Author: James Felton Keith
The International Organization for Standards (ISO) has published the new ISO-30415 standard for Diversity & Inclusion (D&I) that spans corporate governance, human resources, product delivery and supplier diversity. We finally have a uniformed way to answer the question, “what is D&I?" This is a huge opportunity for the oldest industry of advisors humankind has ever known: insurance agents!
Multiple insurance carriers are working on D&I specific insurance premiums, but they'll interact similarly to the risks identified in current day directors & officers (D&O), errors & omissions (E&O), and employment practices liability insurance (EPLI) policies. Similar to cybersecurity audits that became available after the ISO-27001 standard for cybersecurity, D&I is the next wave of risk management, because it has big financial implications for the next 10 years of workforce change management.
“Courage contagion" seems to be the most relevant phrase to use when reviewing the trend that we see from employees at complex organizations that have a history of D&I complaints. The usual scenario goes: One employee speaks out about the disregard for their life experience's influence on their work performance, and other employees start to rethink how they've been valued.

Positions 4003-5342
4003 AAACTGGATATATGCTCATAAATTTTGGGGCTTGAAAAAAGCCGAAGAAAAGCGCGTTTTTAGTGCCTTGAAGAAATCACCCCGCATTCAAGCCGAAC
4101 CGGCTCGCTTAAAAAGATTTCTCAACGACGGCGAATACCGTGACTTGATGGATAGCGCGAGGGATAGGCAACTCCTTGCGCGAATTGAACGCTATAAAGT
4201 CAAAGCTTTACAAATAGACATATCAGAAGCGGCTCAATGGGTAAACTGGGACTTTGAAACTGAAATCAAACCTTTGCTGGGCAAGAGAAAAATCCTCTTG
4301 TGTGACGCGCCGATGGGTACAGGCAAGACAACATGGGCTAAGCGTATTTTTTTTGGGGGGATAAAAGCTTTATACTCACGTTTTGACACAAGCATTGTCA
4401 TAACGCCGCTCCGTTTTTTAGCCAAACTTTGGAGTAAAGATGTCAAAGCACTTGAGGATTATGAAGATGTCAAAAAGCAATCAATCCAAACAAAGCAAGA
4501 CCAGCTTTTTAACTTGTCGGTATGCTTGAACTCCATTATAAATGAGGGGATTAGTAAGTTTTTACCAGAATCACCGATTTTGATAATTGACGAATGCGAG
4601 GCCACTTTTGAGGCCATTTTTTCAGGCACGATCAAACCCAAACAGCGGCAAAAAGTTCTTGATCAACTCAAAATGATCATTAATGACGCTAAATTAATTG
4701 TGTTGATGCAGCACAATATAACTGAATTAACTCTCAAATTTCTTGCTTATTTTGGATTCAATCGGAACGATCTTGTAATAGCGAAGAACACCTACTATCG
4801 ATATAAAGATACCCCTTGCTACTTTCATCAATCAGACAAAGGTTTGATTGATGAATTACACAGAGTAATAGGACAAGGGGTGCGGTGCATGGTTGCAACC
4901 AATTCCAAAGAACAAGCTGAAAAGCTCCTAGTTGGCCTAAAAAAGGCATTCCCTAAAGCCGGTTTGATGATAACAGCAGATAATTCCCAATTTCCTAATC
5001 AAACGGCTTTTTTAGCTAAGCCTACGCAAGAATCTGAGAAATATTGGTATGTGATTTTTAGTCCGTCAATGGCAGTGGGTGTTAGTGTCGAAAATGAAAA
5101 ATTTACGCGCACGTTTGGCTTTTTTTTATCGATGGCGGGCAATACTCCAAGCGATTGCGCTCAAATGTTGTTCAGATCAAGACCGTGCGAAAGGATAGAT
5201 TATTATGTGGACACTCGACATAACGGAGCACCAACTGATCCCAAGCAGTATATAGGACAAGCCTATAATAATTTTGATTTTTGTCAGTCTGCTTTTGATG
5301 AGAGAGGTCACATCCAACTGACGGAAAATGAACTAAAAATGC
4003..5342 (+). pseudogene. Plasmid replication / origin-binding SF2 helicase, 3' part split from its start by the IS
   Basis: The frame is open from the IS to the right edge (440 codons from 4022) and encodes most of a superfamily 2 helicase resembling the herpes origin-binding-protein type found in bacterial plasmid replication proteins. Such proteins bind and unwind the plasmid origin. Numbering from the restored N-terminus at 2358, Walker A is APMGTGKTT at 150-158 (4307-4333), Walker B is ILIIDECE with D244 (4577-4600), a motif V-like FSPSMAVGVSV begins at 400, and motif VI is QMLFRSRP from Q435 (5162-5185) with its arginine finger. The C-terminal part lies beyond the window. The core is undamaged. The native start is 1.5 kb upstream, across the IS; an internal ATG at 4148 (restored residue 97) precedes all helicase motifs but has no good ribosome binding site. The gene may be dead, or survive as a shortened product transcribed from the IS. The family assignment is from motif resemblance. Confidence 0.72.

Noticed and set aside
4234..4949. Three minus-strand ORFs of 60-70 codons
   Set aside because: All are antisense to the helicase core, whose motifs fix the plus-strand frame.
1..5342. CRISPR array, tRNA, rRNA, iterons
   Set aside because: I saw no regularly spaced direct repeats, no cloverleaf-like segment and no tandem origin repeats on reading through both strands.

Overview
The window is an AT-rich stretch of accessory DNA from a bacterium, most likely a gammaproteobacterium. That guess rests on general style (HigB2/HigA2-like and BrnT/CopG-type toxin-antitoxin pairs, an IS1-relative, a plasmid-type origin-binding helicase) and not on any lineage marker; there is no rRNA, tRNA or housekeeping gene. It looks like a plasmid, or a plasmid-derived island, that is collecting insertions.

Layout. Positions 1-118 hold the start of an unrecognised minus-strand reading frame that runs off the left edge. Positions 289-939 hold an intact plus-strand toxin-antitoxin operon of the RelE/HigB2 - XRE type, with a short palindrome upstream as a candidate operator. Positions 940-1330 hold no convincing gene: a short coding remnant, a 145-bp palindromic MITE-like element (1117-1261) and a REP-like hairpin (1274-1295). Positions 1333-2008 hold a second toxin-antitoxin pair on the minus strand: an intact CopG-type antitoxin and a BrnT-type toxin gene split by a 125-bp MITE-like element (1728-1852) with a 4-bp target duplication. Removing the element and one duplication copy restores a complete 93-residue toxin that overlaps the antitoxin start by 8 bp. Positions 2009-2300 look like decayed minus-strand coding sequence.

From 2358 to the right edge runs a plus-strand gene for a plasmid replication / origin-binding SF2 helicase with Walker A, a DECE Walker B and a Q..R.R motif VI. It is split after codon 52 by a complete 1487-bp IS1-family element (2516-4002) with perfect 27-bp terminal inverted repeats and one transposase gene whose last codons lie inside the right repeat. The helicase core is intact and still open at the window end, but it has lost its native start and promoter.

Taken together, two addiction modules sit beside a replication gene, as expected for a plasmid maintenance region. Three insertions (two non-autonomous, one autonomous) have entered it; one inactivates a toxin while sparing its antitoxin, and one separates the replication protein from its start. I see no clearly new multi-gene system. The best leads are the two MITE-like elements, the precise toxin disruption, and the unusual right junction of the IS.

Over the past 20 years of corporate change management, we've seen this trend start to snowball into new types of internal corporate policy and financial risks.
In 2020, insurance companies started to dig into their client's corporate D&I practices. The regulatory landscape is also changing as large states like California mandate diversity on corporate boards, and even the NASDAQ seeks to mandate board diversity for listed companies.
In the modern world, inclusion is a tangible risk of intangible assets. Over the past 45 years, S&P 500 companies with intangible assets have grown from 17% in 1975 to 90% in 2020. To put it another way, companies in aggregate claim that 90% of what makes them valuable is intangible. That's a people premium.
Per our new reality, it is time for a more rigorous evaluation of intangible risks to our bottom line.
Making Good on the D&I Promise
The corporate diversity market has been one of reactionary spending, based on what we usually consider corporate crisis management. The day after George Floyd was murdered, we were overwhelmed with calls from mid-sized companies in the greater New York area across the healthcare, manufacturing, advertising and technology sectors to inquire about consulting. They couldn't clearly explain what their company's problem was, other than “emails of frustration."